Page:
MILWAUKEE, WI – March 26, 2019 – A Community Leaders Internship Program participant continues to serve under-privileged families in the inner-city of Milwaukee. University of Wisconsin-Milwaukee (UWM) student, Amaya Varela, has been serving with Friedens Community Ministries: Coggs Food Pantry since her sophomore year. Friedens is a non-profit food pantry that’s part of a network of 5 total pantries. Friedens is located in the 53205-zip code and according to U.S. Census Bureau data from years 2013-2017, the zip code is home to a large African American population (8,150) as well as 44.6% of individuals living below the poverty level. Serving at Friedens gives Amaya the opportunity to assist people who are in need that live below the poverty line.

Amaya’s responsibilities mainly include intake, where she briefly interviews pantry users. When needed, she also serves as a pantry attendant and walks community members through the pantry. 

“My job is important because it is the first impression community members have of the pantry. It is expected that volunteers and employees be sincere, compassionate, and helpful.” – Amaya Varela, UW-Milwaukee Junior.

The pantry receives regulars’ patrons but also sees many new faces. Friedens is very diverse and inclusive and serves a wide range of cultures, ethnicities, ages, abilities, etc. The environment at Friedens is warm, welcoming, and accepting of these differences on behalf of the volunteers, employees, and pantry-users. Amaya believes some aspects of her community work that are exciting are meeting new people, helping them and making their day! Amaya wants to share with others the importance of being involved with the community.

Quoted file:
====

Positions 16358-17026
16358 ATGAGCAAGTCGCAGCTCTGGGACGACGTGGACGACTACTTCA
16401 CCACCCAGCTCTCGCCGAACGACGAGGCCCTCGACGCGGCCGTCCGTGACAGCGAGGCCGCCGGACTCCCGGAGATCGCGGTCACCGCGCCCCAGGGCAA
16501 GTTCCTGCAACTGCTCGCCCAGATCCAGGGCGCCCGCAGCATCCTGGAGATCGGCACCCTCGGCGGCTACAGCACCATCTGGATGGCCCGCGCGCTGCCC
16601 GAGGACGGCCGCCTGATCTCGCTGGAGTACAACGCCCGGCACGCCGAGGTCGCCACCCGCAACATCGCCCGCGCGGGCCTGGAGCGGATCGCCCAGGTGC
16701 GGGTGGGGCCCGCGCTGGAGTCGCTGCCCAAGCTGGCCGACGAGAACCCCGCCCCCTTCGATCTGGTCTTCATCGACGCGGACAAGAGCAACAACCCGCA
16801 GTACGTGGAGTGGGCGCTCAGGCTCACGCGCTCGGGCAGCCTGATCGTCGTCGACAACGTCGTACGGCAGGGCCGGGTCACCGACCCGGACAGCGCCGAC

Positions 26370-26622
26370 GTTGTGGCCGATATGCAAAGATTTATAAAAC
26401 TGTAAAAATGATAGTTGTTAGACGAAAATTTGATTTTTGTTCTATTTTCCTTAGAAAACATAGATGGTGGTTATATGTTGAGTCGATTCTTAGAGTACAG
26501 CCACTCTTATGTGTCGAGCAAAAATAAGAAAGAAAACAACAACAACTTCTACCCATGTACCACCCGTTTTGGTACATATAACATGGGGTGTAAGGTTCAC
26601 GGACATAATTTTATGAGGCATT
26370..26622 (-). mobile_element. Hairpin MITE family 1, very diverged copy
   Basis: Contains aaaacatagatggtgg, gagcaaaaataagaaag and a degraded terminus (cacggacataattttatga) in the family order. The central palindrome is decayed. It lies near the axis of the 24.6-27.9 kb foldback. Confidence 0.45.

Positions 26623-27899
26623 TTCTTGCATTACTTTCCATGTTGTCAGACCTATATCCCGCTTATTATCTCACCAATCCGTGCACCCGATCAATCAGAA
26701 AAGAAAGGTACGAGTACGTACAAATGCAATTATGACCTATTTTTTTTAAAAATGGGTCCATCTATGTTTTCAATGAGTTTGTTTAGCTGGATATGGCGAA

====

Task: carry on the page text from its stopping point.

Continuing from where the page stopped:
“When I first began working at Friedens, I had low confidence in myself, I was very shy, and I was nervous it would not be a good fit for me. Eventually, I gained confidence in my ability to do intake and connect with others. Now, I cannot imagine myself anywhere else. I love my job and I feel a sense of pride working at Friedens.” – Varela. 

Before coming to UW-Milwaukee, Amaya had never interacted with or served a predominately black community because of where she grew up. Working at Friedens was a key turning point in Amaya’s college experience because she began to build relationships with the surrounding communities that she may serve one day as a Social Worker. As a result, Amaya is invested in bettering the community and supporting those who are most vulnerable to issues like poverty, homelessness and food insecurity in Milwaukee. 

“My work at Friedens has positively shaped me as a student, professional, and person. With this, I hope more people are inspired to volunteer in their community and make a difference for themselves and others!” – Amaya Varela, UW-Milwaukee Junior.

Amaya Varela is a junior at UW-Milwaukee. She majors in Social Work and pursuing a minor in Spanish. Amaya participates in the Community Leaders Internship Program hosted through the Center for Community-Based Learning, Leadership, and Research (CCBLLR) at UWM. The Community Leaders Internship Program (CLIP) engages work-study eligible students by placing them in community-based work-study jobs at local non-profit agencies and public schools in the Milwaukee metro area. CLIP students work between 6-10 hours per week at their work-study site and earn between $10.00 and $14.00 an hour. Participants in the program will also enroll in 1 credit course during the program. Students in CLIP will reflect on their experiences as a group during class time. The course, complementing work experience, is aimed at the development of critical thinking and effective communication skills as well as a sense of intercultural competence and individual, social, and environmental responsibility. The goal of the program is not only to provide students with an opportunity to earn their work study award at a non-profit or school, it also seeks to provide a learning experience that develops civic responsibility and prepares students for their future careers.